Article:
Bill Crow’s Band Room
Volume CVI, No. 3March, 2006
Dave Frishberg wrote the liner notes for a Verve reissue of a record called “You ‘n’ Me” by the Al Cohn-Zoot Sims Quintet, a band he used to play piano with. In those notes he told this story:
One night we finished at the Half Note and Zoot didn’t want to stop. The customers were gone, Mousie (Alexander) was packing up the drums, and Zoot was alone on the bandstand, wailing away chorus after chorus of “Stompin’ at the Savoy” or something like that. Al was standing at the bar with his coat and hat on, and he yelled, “Zoot! Take off the red shoes!”
Scott Robinson’s uncle laid a zinger on him at their Thanksgiving dinner last year. His aunt asked, “What is this place you’re working in this week?” Scott said, “It’s a nightclub in New York City called the Jazz Standard.” His aunt asked, “Do you play there normally?” Before Scott could answer, his uncle said, “No, he plays jazz!”
Bill Mays was playing at the Knickerbocker in the Village several years ago. A man came up to him at the end of a set and said, “I loved every minute of it. I have all your records, and I love your work.” Bill asked, “Which record is your favorite?” The man replied with a title that Bill didn’t recognize. He said, “I’m a bit confused…I never made a record with that name.” The man said, “But, aren’t you Cedar Walton?”
The name of Russ Anixter’s copying service, Anixter Rice Music, is printed at the bottom of the score paper they use. One day he got a call at the office from the cell phone of a musician in the bass section of an orchestra in Houston, Texas, where they were rehearsing Linda Eder’s music for “Rainbow’s End.” The musician asked, “Do you have the bowing for bar 75?” Russ explained that Anixter Rice just did the copying, and did not have those markings on file. The musician said, “We couldn’t get the conductor’s attention, and we thought you might know.”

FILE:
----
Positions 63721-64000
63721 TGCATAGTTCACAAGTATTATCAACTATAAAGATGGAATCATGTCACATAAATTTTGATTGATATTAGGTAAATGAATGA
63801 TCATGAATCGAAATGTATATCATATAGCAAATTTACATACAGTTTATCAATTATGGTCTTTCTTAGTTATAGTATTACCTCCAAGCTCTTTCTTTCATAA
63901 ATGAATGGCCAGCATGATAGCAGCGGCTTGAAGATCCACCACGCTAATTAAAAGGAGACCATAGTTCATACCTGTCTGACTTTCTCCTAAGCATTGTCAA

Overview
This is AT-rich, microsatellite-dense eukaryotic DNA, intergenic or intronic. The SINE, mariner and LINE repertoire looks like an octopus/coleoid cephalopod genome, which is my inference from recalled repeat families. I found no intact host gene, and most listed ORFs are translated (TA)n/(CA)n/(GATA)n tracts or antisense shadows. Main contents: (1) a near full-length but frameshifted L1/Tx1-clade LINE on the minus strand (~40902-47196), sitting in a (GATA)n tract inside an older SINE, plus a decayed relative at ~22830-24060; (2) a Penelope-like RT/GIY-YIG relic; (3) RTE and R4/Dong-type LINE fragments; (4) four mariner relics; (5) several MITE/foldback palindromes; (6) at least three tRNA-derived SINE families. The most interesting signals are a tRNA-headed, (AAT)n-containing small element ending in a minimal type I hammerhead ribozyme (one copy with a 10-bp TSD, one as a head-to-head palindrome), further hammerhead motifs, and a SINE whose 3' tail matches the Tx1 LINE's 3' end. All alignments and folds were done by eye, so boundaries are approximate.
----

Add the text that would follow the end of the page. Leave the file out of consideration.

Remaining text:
From Steve Voce in Liverpool: At a formal affair in England, Gordon Jenkins arrived and walked over to the functionary who was loudly announcing the names of everyone as they arrived. The man bent down as Jenkins whispered into his ear, then straightened himself up and announced loudly, “Mr. Mensroom.”
Michael DuClos, the bassist with “Dirty Rotten Scoundrels,” told me about an early experience in the music business. Twenty-five or thirty years ago, when he was a young bassist in Albany, he was hired with a group of local musicians to play a show with Connie Francis at the Coliseum theatre in nearby Latham, NY. The other musicians were in the pit, but Michael was asked to stand onstage with Ms. Francis’ rhythm section. Albie Berk, her drummer, seeing that Michael was young and nervous, went out of his way to make him comfortable at rehearsal, cracking jokes and putting him at ease.
One of the charts was a long medley, and the bass part had many pages of nothing but quarter notes, without chord symbols. The performance went well, and when they came to the medley, Michael kept his eyes glued to the part, being careful not to lose his place. But as he played, he heard Albie softly calling his name, insistently and repeatedly. Afraid he was lost, Michael finally looked up, and saw Albie cracking up. Horrified, he realized he’d been had. He quickly looked back at the music, but now he was lost. He had no idea which measure they were in. Albie let him panic for a moment, and then gave him a bar number and got him back on track. Michael said, “Even though I’ve never seen him since, I’ve never forgotten him.”
A few years ago, when Wayne Andre was still with us, Joe Gianono sent him a friend who wanted to learn the trombone. During his first lesson, two of his biggest heroes of the trombone, Urbie Green and Bill Watrous, stopped by Wayne’s studio to say hello. Wayne said that, for the rest of the lesson, his new pupil seemed to be slightly in shock.
Herb Gardner got the directions to his New Year’s Eve gig last year and saw that the time was 8 p.m. to midnight. He called the client and told them that it would sound like this: “5-4-3-2-1-goodnight folks!” They agreed to change the hours to 8:30 to 12:30.